The Dogs of War Are Winning

Reprinted from Bracing Views with the author’s permission.

Clearly, on this 22nd anniversary of 9/11, the dogs of war have won and continue to win.

It hasn’t mattered that, over the last 16 years, after a 20-year military career, I’ve written hundreds of articles critical of the military-industrial-congressional complex (MICC) and in support of peacemaking and diplomacy rather than war making and gargantuan military expenditures. My writing hasn’t slowed America’s collective march toward nationalism, militarism, and war.

Lately, I’ve been working more closely with antiwar groups. They mean well. America needs them. But they are losing.

There are many reasons for this, the main one being the sheer size, reach, and power of the MICC. But there’s another reason that’s become apparent to me that’s perhaps best described in metaphorical terms.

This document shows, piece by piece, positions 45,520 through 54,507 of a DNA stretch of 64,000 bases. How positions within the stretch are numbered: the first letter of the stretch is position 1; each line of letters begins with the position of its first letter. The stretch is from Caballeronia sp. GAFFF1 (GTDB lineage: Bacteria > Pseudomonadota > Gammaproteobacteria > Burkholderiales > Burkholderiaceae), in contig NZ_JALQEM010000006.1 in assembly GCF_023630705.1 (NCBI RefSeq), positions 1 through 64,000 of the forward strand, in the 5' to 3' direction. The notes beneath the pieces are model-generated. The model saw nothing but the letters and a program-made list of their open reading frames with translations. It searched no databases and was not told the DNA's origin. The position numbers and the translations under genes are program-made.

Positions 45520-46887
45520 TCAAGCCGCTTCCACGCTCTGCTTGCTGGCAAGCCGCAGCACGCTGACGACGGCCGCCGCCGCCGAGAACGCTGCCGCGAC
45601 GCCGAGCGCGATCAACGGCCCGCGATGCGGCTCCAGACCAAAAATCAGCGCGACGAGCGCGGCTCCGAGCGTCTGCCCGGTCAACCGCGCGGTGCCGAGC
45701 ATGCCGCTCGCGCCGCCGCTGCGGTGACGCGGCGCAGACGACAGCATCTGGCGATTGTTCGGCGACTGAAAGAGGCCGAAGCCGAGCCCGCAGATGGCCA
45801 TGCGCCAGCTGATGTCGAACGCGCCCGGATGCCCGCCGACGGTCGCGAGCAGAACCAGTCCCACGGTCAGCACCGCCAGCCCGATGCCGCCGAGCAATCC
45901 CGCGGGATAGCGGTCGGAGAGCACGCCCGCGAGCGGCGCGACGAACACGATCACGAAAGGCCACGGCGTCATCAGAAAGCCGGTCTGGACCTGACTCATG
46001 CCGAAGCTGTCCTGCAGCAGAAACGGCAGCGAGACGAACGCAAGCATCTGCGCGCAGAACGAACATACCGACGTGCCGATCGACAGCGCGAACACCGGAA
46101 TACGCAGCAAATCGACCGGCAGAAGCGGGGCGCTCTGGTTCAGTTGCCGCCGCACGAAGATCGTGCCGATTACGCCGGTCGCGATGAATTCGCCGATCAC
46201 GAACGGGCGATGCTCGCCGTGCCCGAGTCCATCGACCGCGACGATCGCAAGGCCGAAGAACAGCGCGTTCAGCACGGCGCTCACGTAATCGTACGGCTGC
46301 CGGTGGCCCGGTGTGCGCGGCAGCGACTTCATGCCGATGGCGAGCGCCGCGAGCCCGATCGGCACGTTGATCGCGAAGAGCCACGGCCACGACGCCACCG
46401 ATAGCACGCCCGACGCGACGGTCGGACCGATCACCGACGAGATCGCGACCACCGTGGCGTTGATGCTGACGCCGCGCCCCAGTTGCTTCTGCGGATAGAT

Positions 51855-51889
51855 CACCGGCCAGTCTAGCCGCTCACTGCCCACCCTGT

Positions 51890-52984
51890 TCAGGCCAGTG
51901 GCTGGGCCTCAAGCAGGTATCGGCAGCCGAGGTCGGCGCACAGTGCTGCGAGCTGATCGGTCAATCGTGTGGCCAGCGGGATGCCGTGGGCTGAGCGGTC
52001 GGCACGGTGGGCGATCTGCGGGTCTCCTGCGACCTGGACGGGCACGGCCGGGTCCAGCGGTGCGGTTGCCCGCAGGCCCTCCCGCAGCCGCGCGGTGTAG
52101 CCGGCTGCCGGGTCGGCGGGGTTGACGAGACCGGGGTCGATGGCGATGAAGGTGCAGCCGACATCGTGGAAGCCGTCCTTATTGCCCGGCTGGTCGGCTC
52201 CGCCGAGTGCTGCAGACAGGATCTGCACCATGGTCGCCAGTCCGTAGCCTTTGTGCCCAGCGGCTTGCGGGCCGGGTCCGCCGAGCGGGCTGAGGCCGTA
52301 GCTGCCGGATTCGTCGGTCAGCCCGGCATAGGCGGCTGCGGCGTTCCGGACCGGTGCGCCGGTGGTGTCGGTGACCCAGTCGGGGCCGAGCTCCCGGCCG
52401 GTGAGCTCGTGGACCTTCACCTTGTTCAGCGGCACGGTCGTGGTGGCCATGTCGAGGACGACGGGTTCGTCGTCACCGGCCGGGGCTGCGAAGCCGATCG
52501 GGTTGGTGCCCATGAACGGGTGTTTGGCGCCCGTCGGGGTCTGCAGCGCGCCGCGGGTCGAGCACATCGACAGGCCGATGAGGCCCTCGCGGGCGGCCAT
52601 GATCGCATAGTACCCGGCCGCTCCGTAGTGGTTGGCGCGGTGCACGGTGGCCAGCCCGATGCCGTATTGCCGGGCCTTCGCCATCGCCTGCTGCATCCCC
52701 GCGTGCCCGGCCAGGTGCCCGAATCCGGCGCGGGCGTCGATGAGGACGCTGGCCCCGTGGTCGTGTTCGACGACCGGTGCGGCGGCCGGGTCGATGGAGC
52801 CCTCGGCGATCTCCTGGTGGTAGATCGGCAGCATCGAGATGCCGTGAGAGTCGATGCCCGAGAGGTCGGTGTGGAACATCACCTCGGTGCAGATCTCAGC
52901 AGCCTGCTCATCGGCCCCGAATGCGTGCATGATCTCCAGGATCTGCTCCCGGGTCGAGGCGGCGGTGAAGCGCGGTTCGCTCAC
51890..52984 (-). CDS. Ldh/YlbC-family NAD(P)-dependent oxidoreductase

The dogs of war run in packs obedient to the alphas. They know exactly what they want: power, profit, dominance. They are usually cocksure in their confidence and think of themselves as realists and patriots. They are rewarded with loads of money.

My cat. She does not back down to the dogs of war. But she’s territorial and doesn’t play well with others. She’s been known to show me who’s boss.

Critics of war are more like cats. They tend to be territorial, prickly, and disobedient. They may be against war, but they are often at cross purposes on how best to resist it. They may be quick to take offense at perceived slights and don’t always play well together.  They also have a lot less money. They are likely to see themselves as idealists and to reject patriotism as “combustible rubbish” and “the last refuge of the scoundrel.”

America is a dog country. Cats are suspect, especially antiwar ones. Especially brave cats (Daniel Hale, Chelsea Manning) are locked away in cages. Meanwhile, the alpha dogs make billions barking and growling and howling for war and yet more war.

Until we change this dynamic, the alpha dogs will continue to spread havoc in America and indeed across the globe.

William J. Astore is a retired lieutenant colonel (USAF). He taught history for fifteen years at military and civilian schools. He writes at Bracing Views.